This session puts microbes at the centre of social analysis and opens up new avenues for thinking about microbial knowledge, governance, and more-than-human relations. We welcome presentations focusing on, among others:
Practices where traditional narratives about microbes are subverted;
Microbial forms of life as more-than-human hybrids;
Governance and strategies aimed at regulating human-microbial relations;
New communities of knowledge around new practices with microbes;
Medical practices where novel forms of human-microbe relations emerge;
Everyday practices in households that regenerate human-microbe relations (e.g. fermentation).
The session is organized by Salla Sariola; salla.sariola (at) helsinki.fi, Jose A. Cañada; jose.a.canada (at) helsinki.fi, and Tiina Vaittinen, tiina.vaittinen (at) uta.fi. Feel free to contact them if you have any questions about the session!
Kaisa Haukka and Salla attended the AMR – One Health conference in Benin. The event was organized by AMRIWA partners in Benin, Prof Dissou Affolabi and his team. The event was attended by West African researchers and doctors and WHO staff working on AMR. During a round table discussion., Dr. Bernadette Ramirez from WHO asked participants to raise their hands about their backgrounds to get a sense which fields the members of the audience came from. The point that she was making was that to tackle AMR, a One Health approach was needed because resistant bacteria move between human, animal and environmental sources. When she asked how many people in the audience were from environmental studies, one person raised her hand, Kaisa. When the animal and veterinary side was enquired, about 6 people raised their hands. The rest were from clinical backgrounds, apart from one social scientist, Salla.
The presentations were a mix of talks by WHO policy makers about global recommendations; concerning microbiological and clinical prevalence, and regarding different methods used to gauge the prevalence of AMR. Among the talks there were also presentations that described practices that spread AMR, and the unregulated and wide use of antimicrobials for humans and animals. Listening to the talks, very quickly it became clear that development plays an important role in the spread of AMR, meaning that why AMR spreads is as a complicated multi-sectorial problem defined by absences: infrastructure, and technical skills. Issues underlying the spread of AMR that the participants identified included: not of following basic sanitation practices (such as hand wash) in some hospitals and health care centres; expectations for rapid recovery by people that leads to the use of pharmaceuticals without prescription; low awareness of antibiotics among pharmacists and health care practitioners; unavailability or imprecision in diagnostic tests; weak collaboration between different government sectors; absence of regulation for animal antibiotic use; over-medication with antibiotics both as treatment and as prophylaxis for both humans and animals; absence of AMR surveillance structures nationally and regionally; disconnect between researchers and policy makers and practitioners; the list goes on… These challenges provide some explanations for why Africa has the highest number of AMR related deaths in the world. Clearly, there is much scope for social sciences to emphasize that AMR is not merely a biological condition but that the practices that drive its spread are social. Biomedicine alone cannot solve this multi-faceted issue.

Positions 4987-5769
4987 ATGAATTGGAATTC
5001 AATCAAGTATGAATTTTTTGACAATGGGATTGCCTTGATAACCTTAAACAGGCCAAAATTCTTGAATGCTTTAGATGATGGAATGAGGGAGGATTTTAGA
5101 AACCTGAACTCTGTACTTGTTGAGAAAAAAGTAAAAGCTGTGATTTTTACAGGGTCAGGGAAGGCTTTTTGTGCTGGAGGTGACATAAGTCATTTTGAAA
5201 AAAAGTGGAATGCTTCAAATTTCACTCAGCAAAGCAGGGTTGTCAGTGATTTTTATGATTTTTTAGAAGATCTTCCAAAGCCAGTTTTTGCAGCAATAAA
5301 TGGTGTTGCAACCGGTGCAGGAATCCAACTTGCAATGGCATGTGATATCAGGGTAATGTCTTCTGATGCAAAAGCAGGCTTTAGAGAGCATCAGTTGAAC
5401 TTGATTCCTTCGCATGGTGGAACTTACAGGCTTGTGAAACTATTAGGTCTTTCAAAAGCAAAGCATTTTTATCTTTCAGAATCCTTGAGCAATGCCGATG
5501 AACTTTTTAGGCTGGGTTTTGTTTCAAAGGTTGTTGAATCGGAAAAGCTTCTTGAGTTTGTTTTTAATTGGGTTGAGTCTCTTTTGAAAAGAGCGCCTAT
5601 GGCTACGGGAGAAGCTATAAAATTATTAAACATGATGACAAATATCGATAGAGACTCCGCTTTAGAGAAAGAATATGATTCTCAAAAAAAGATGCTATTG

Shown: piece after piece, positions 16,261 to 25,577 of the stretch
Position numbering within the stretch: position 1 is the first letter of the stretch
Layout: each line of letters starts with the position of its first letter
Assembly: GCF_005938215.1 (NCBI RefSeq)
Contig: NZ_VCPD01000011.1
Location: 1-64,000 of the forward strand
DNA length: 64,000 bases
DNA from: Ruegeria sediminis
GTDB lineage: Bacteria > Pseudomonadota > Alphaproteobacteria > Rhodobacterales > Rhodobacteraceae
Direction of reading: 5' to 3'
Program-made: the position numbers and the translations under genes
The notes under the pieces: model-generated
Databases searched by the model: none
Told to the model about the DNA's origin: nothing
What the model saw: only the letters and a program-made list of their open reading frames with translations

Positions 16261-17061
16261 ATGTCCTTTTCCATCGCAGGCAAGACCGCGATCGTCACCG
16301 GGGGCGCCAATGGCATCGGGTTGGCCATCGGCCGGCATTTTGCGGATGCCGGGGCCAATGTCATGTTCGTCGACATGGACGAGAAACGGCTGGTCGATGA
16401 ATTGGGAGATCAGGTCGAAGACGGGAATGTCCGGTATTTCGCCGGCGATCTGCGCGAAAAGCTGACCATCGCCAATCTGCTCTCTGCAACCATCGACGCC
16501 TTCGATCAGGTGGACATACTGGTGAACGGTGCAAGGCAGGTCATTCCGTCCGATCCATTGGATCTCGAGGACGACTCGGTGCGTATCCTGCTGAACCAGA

Charlotte Brives, Matthäus Rest and I organised a panel at the 17th STS conference in Graz. The panel, entitled Microbial Living in the time of Antimicrobial Resistance, included four great papers. All of them were based on new or established fieldwork of various multi-species encounters including microbes with various analytical foci: viruses, fermentation with bacteria and yeasts, faeces, and alternatives to antibiotics, as well as the practices by scientific groups researching them and communities using microbes to e.g. ferment and store foods.
Based on his work with the Heirloom Microbes, Matthäus Rest presented on Jordan’s vanishing dairying cultures, or: How to build a culture bank?
Charlotte Brives’s paper concerned her long terms work on Bacteriophages and living in the ruins of antibiotics.
Andie Thompson presented on the Black queen hypothesis in locating resistace.
My paper, co-authored with Elina Oinas, described encounters between different species during a vaccine trial in Benin.